Broad agreement between our results and literature Ia values again supports the potential utility of our method for estimating this difficult-to-measure component of the water budget, though additional direct comparisons would further support this assertion. Additionally, the magnitude and heterogeneity of our Ia estimates across a single forest type (southeastern US pine) underscore the urgent need for empirical measurements of interception that incorporate information on both canopy and groundcover storage in order to develop accurate water budgets. This conclusion is further bolstered by the persistent importance of site-level statistical effects in predicting βs (and therefore Ia), even after accounting for forest structural attributes, which suggests there are influential edaphic or structural attributes that we are not currently adequately assessing. For example, while estimated Ia in clear-cut plots was generally smaller than plots with a developed canopy, as expected, one exception was at EF, where the clear-cut plot exhibited the highest Ia of the six EF plots (8.4 %, Table 1). However, differences among all EF plots were very small (Ia ranged only from 7.9 % to 8.4 % of annual rainfall), a rate consistent with or even lower than other clear cuts across the study. This site is extremely well drained with nutrient-poor sandy soils and differs from other sites in that it has dense litter dominated by mosses, highlighting the need for additional local measurements to better understand how forest structure controls observed interception.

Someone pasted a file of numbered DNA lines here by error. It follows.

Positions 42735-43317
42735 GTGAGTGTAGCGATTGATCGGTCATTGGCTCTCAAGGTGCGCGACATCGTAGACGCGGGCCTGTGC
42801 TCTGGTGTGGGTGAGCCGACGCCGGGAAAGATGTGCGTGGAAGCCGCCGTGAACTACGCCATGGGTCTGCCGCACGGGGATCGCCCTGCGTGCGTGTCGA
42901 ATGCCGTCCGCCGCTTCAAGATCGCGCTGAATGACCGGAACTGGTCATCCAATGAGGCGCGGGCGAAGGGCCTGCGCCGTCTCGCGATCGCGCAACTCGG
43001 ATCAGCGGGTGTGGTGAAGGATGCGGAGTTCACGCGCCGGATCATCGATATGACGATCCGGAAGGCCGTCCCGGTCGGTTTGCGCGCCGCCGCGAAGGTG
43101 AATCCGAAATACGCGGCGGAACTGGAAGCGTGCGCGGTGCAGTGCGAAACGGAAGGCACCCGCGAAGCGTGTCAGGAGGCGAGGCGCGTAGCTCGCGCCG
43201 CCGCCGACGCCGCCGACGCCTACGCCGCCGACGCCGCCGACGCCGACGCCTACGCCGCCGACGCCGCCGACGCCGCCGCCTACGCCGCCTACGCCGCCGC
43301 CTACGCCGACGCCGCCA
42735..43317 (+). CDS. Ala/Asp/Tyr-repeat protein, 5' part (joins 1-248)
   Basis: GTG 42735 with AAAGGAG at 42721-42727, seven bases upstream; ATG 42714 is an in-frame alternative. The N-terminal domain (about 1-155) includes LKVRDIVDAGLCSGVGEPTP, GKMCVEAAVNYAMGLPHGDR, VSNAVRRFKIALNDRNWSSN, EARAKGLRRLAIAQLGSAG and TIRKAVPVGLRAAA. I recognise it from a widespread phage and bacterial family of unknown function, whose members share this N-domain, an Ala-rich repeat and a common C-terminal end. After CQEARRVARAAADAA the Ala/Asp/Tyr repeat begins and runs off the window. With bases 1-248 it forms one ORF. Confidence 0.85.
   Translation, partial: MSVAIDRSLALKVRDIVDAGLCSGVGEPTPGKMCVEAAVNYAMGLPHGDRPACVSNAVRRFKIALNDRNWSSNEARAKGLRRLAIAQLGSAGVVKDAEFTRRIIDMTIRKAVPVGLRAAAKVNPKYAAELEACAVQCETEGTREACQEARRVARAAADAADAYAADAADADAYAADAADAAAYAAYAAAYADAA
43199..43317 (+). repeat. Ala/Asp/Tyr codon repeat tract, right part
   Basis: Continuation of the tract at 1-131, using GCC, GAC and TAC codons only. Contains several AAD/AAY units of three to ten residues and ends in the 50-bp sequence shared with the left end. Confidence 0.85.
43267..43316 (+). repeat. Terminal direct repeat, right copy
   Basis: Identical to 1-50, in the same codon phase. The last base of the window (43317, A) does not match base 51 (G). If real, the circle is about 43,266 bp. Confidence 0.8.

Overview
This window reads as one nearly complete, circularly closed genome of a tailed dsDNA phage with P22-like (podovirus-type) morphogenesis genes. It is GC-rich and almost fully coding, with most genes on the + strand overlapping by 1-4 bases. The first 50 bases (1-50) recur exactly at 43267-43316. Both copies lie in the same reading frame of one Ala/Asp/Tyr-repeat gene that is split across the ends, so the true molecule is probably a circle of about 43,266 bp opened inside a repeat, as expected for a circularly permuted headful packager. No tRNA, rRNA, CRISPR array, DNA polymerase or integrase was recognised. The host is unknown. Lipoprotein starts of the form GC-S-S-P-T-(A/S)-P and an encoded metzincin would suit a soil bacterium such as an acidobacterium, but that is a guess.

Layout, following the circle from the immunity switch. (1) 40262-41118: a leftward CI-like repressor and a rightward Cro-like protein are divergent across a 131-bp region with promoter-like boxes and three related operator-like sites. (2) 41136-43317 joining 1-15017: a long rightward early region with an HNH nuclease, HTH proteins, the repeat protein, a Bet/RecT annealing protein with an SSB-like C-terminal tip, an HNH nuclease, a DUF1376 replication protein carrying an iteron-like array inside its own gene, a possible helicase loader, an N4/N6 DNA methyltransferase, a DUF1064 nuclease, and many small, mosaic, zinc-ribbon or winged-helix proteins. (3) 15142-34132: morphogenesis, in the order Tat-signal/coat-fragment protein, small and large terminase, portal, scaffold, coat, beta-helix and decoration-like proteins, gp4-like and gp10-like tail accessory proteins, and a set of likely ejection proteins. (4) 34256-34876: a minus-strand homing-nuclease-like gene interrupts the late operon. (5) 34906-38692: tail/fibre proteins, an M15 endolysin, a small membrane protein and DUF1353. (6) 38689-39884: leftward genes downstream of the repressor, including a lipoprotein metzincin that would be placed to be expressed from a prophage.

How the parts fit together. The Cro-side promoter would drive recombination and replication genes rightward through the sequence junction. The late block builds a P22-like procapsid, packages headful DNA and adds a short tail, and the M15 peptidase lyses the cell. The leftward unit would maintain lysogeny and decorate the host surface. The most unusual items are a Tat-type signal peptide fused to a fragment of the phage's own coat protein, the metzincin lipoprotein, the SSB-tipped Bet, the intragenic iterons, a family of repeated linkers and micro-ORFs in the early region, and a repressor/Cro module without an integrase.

There are several important methodological considerations and assumptions inherent to estimating interception using near-surface soil moisture data. First is the depth at which soil moisture is measured. Ideally, θ would be measured a few centimeters into the soil profile, eliminating the need to account for infiltration when calculating PG in Eqs. (4)–(6) and thereby alleviating concerns about lateral and preferential flow. Soil moisture data used here were leveraged from a study of forest water yield, with sensor deployment depths selected to efficiently integrate soil moisture patterns through the vadose zone. The extra step of modeling infiltration likely increases uncertainty in βs given field-scale heterogeneity in soil properties and potential lateral and preferential flow. Specifically, lateral flow would delay wetting-front arrival, leading to overestimation of interception, while preferential flow would do the opposite. Despite these caveats, infiltration in our system was extremely well described using wetting-front simulations of arrival time based on initial soil moisture and rainfall. As such, while we advocate for shallower sensor installation and direct comparison to standard methods in future efforts, the results presented here given the available sensor depth seem tenable for this and other similar data sets.